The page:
Between two worlds

By Medina ImširovićLex KlerenLaurent Sturm Switch to German for original article

As a result of the Bosnian war, many Bosniaks found refuge in Luxembourg. The community has enriched Luxembourg's cultural landscape ever since. We spoke to two young women about their thoughts on identity, remembrance culture and role models.

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"We are currently experiencing a generational change and this comes with a collective mindset shift, where many things are only now becoming clear to us, " reflects Lejla Mujkić. The 24-year-old lawyer, who is currently completing the CCDL (Cours Complémentaires en Droit Luxembourgeois), looks back on formative experiences in her childhood and youth. "I ask myself more than ever who I am and who I want to be. But these uncertainties no longer scare me. On the contrary. The resilience I experienced as part of the Bosniak community has taught me to face challenges with courage, " she explains.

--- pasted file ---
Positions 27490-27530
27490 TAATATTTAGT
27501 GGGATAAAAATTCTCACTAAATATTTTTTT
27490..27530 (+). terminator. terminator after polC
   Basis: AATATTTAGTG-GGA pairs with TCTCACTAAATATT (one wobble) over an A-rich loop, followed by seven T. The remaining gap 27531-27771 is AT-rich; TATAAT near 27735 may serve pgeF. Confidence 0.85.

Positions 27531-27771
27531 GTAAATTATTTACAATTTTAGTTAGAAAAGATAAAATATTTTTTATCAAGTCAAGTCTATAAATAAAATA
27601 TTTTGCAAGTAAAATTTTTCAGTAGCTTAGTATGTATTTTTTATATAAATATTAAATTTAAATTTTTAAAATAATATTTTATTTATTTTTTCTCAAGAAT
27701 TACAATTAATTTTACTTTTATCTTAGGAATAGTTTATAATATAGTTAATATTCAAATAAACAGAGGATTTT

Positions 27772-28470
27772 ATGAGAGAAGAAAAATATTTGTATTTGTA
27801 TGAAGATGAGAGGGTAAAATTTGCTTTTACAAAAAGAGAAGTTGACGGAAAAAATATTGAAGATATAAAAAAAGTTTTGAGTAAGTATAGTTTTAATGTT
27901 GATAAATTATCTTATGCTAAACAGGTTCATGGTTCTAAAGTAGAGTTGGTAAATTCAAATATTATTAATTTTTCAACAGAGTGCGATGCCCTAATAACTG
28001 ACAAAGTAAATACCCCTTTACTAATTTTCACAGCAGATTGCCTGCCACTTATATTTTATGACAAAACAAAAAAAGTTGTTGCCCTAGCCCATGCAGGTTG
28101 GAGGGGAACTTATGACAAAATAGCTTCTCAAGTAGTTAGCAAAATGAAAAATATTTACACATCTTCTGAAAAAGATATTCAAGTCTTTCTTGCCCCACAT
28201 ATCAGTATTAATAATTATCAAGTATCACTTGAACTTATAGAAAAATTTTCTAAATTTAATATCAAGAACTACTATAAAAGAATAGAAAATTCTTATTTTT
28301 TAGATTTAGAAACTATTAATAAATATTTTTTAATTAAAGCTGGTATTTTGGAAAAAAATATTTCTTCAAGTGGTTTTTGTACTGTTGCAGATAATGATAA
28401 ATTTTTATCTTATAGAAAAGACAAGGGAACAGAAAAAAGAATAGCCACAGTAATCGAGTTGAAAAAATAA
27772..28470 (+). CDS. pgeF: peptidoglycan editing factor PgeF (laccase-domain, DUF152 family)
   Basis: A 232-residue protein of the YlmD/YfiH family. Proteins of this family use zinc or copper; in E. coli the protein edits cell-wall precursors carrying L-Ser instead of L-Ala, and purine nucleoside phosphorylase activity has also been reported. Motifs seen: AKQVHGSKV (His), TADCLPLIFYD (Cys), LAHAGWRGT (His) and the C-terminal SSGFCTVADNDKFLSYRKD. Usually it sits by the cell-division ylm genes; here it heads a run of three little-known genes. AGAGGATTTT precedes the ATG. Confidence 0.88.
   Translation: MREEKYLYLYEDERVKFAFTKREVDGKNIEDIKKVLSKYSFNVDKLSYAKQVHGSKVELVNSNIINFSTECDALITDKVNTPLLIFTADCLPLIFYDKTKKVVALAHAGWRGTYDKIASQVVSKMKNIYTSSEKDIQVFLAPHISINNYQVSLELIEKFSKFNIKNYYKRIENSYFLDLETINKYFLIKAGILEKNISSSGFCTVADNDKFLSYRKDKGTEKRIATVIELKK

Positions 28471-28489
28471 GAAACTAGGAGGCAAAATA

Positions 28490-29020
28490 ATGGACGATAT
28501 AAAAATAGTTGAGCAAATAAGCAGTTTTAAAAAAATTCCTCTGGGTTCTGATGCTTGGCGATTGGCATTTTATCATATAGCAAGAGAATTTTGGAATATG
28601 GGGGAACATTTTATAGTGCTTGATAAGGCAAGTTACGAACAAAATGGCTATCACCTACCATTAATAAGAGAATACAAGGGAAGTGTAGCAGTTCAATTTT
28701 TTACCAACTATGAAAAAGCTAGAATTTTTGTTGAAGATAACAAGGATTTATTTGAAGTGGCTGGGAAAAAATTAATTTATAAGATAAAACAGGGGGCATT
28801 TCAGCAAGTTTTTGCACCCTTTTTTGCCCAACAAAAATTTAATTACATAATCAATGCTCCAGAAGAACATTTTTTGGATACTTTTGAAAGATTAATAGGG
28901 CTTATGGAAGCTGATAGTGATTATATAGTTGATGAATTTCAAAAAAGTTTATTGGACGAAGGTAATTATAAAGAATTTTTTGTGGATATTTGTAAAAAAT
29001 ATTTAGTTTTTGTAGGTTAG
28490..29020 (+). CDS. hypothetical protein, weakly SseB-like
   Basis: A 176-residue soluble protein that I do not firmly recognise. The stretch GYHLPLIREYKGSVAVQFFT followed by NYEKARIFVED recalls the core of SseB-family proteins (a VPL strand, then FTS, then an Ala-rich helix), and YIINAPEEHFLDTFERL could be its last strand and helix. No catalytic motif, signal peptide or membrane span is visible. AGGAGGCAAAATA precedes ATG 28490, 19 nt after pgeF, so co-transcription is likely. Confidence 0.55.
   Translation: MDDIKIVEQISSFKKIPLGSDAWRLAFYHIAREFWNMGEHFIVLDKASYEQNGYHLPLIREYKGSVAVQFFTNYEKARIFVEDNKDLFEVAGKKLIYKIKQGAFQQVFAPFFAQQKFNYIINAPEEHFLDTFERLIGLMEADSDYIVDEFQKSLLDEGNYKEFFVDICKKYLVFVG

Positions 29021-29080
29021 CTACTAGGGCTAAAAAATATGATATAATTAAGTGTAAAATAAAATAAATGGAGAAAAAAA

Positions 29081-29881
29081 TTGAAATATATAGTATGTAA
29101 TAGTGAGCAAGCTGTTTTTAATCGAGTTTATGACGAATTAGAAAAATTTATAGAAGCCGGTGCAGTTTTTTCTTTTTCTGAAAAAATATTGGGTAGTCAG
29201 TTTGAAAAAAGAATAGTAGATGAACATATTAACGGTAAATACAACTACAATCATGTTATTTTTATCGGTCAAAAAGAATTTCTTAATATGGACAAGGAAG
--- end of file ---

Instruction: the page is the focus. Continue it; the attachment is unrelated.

Lejla was born in 1999 in a facility for refugees in Luxembourg and spent the first eight years of her life there. Her parents had fled to Luxembourg towards the end of the Bosnian war (1992–1995) in the hope of a safer and better life for their family. These beginnings shaped the young woman – she studied international law in order to better understand parts of her past. "I often talk about the Bosnian war. After all, before the conflict in Ukraine broke out, it was the most recent war on the European continent, " says Lejla. It is important to remember these events to ensure that such tragedies do not happen again.

Apart from her parents and her younger brother, Lejla does not have much family in Luxembourg, a fact that contrasts with the situation of Arnela Avdušinović, who tends to be surrounded by a larger family in Luxembourg. Arnela's father came to Luxembourg in the early 1990s, while her mother followed in 1994 with Arnela's then three-year-old brother. Arnela herself was born in Luxembourg in 1995. Today she works as a teacher at an international school.

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